Posted by James at 09:27
At Gamescom last year, Microsoft announced that Rise of the Tomb Raider would be a timed exclusive on Xbox. This year, no similar deal was revealed.

Times are-a-changing for Xbox. As a brand, it now has close links with Windows, where developers can easily target both Xbox One and Windows 10 with their games, helping Microsoft to diversify its core business in video games.

The biggest change, though, is in how Microsoft has been dealing with third party content deals. Microsoft has been losing a lot of the marketing deals that they once commanded over the previous generation. This year, FIFA Football, Star Wars Battlefront and Call of Duty have gone to Sony. Those are three of the biggest releases launching this holiday, and Microsoft losing out on marketing time and early content will reinforce the PlayStation 4’s dominant position in the eyes of the customer.

As a result, there’s been a notable shift towards first party content for tentpole releases. At this year’s E3, Microsoft’s tagline was “the greatest games lineup in Xbox history” – all but one game was a first party release. Indeed, Phil Spencer himself has revealed this change in strategy when speaking in an interview with Gamespot. In a response to a question about Microsoft’s first party lineup and Sony “gobbling up so many third-party deals”, he replied with the following (emphasis ours):
So, they don't "gobble" the deals up. They buy them. You know, I read the same things you do, and I know some people think it's somehow less expensive to sign third-party exclusives if you have a bigger market-share. I can tell you, it has nothing to do with market share.

When you go in to do a deal, with a third party, that third party has its own view of the global market and the value of it. And they should, they should think about their assets and how valuable they are, just like anyone would when they are selling their goods.

I ran first party before I took on the job as head of Xbox. And when I was picked to do this job, I think people would have expected that my focus would be on first party. My view is, there are some bellwether companies out there in terms of first-party games, like Nintendo, which has incredibly strong IP, and a breadth of characters and games to play, which allows them to do a great job in lighting up peoples' interests.

So we're making a conscious decision to focus on our first-party games. It doesn't make it harder or easier, it's just a decision. I do think that building up first-party exclusives is creatively more difficult than signing a deal, just by the nature of what it is. But I'll point out too that Sony has some great first-party franchises. I'm a big fan of Uncharted, I thought that looked great at E3. I really admire the team at Naughty Dog, the team at Polyphony.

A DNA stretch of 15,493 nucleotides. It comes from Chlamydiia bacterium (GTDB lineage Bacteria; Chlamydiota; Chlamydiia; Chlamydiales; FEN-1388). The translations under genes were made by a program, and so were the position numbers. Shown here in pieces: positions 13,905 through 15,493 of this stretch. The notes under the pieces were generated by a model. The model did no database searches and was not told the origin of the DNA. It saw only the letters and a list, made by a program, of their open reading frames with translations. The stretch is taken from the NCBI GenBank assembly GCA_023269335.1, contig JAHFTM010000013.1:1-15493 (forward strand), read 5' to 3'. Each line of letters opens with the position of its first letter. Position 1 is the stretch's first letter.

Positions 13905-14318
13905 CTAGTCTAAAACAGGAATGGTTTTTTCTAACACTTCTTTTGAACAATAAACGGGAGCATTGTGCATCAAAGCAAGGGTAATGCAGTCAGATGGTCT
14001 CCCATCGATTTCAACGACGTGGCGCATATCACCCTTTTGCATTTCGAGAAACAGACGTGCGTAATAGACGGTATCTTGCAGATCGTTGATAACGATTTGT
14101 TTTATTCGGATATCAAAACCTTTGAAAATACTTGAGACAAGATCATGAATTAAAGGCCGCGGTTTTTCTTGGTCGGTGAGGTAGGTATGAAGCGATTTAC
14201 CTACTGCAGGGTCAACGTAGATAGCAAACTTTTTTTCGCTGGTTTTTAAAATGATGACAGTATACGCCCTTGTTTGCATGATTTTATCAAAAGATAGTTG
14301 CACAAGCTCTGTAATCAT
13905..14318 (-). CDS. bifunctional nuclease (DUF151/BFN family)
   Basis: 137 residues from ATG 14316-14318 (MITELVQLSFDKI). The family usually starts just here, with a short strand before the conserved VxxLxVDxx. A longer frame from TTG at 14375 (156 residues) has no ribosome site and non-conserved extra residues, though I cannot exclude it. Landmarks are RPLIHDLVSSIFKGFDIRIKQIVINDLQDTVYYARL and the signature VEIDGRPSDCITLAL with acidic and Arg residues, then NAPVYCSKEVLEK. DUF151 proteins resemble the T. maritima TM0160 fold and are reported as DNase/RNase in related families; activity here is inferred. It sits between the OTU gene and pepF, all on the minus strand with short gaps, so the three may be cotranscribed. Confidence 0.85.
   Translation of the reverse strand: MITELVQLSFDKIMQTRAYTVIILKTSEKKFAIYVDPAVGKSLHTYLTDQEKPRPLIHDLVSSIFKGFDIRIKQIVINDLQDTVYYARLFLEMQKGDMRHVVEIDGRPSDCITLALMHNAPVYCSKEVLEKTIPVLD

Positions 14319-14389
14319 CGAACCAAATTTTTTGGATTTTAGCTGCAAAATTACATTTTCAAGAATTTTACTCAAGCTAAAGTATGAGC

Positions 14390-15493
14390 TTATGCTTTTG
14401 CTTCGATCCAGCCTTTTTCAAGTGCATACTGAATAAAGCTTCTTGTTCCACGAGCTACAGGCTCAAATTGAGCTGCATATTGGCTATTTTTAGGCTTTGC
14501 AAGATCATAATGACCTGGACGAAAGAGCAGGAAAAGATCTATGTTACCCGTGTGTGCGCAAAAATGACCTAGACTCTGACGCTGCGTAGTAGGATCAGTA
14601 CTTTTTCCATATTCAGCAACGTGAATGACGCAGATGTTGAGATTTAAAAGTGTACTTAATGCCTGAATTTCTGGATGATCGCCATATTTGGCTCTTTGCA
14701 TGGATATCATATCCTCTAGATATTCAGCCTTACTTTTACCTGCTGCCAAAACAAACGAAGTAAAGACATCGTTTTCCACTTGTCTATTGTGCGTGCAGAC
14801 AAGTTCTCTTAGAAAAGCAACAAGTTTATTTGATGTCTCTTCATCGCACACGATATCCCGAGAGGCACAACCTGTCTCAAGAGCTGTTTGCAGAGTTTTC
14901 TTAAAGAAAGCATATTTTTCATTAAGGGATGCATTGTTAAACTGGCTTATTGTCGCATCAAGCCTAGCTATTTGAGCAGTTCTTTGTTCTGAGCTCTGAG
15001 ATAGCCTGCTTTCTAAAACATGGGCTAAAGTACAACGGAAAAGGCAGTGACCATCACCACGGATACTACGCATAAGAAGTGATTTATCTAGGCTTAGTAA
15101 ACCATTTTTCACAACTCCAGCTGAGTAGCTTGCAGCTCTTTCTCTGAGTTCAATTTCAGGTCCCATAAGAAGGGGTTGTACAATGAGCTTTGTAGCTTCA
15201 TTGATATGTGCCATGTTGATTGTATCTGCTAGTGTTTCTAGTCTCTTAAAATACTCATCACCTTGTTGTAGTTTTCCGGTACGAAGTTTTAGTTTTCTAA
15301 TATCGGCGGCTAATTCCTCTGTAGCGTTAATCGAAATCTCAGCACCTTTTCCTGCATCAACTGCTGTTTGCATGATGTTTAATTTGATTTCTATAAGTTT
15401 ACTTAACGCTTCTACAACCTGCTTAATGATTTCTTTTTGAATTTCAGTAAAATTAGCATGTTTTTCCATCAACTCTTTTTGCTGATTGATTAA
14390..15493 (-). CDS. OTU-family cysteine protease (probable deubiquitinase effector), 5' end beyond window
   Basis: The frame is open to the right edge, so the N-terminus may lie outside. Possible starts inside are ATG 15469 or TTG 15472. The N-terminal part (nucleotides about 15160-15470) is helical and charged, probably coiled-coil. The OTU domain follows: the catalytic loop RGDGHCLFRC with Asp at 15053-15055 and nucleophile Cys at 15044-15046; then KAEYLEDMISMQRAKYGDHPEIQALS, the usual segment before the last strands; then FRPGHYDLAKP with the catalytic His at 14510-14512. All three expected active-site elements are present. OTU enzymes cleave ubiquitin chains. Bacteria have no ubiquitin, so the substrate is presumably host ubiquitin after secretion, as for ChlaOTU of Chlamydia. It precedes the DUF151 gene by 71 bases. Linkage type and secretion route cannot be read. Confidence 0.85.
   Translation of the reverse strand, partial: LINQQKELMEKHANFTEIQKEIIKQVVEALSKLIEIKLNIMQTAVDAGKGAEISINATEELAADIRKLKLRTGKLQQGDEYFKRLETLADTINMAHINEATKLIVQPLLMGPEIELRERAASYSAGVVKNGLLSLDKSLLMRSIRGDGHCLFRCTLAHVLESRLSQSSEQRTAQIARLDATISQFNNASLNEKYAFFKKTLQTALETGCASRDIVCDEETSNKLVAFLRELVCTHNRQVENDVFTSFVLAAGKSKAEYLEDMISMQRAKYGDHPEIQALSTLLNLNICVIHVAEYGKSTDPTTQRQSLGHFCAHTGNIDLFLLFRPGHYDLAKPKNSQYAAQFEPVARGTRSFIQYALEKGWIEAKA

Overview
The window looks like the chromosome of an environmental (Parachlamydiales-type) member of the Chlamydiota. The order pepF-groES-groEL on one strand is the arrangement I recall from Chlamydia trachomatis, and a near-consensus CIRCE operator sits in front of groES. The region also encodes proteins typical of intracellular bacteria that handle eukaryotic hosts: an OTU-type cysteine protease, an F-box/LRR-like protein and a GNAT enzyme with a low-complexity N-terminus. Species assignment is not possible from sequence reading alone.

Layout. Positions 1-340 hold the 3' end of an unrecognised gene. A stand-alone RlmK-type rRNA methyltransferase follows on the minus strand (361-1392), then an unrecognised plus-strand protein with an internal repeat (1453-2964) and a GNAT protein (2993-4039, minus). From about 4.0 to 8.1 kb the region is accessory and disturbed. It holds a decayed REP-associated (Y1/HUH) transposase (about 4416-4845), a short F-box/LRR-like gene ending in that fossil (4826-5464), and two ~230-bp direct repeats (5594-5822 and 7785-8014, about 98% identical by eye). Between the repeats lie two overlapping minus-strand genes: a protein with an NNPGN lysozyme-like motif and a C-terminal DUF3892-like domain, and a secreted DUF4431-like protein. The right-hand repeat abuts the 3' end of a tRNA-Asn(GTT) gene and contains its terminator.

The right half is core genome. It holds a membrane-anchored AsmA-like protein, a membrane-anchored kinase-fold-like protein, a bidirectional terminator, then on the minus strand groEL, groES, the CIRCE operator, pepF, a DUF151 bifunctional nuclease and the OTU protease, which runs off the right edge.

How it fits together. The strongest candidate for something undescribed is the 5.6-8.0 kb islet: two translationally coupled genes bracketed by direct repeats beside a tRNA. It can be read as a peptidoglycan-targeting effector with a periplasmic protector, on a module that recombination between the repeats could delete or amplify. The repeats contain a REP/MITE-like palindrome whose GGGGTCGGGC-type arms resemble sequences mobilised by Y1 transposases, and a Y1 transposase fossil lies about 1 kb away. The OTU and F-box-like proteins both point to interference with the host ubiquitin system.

There’s a lot of truth behind this statement. Sony’s internal resources are focused on Morpheus right now, with SCE CEO Andrew House even admitting that its first party lineup was looking a little thin this year, during an investor relations briefing. It made sense for Sony to chase these third party deals so customers associate PlayStation 4 with that content in the short-term. And that has cost them more than Microsoft would see worth pursuing. Publishers use the value of their IP, and the value it would have to Sony (or Microsoft), as leverage in these deals.

Instead, Phil Spencer is playing the long game and is investing money that usually would have gone towards third party deals (marketing, timed exclusives or exclusives) into building up Xbox’s portfolio of first party franchises.

This is a much better strategy. Xbox is typically associated with Halo, Gears of War and Forza Motorsport despite generally offering much more, and given Xbox One is destined to be in second place, investing in third party deals won’t change anything in both the short term and long term.

Investing in first party franchises and making them into tentpole IP in the long term could change Xbox’s fortunes down the line, especially when a new console generation rolls around in around four years' time. Xbox has traditionally struggled in Continental Europe, Japan and Asia; it has been argued that the brand, as it stands right now, is mostly centred around Anglo-American markets.

In theory, investing in its own content is a much better way to give Xbox as a brand more universal appeal than buying the odd piece of third party content and marketing here and there. With Sony giving first party content a backseat, the ball may well and truly be in Microsoft’s court.
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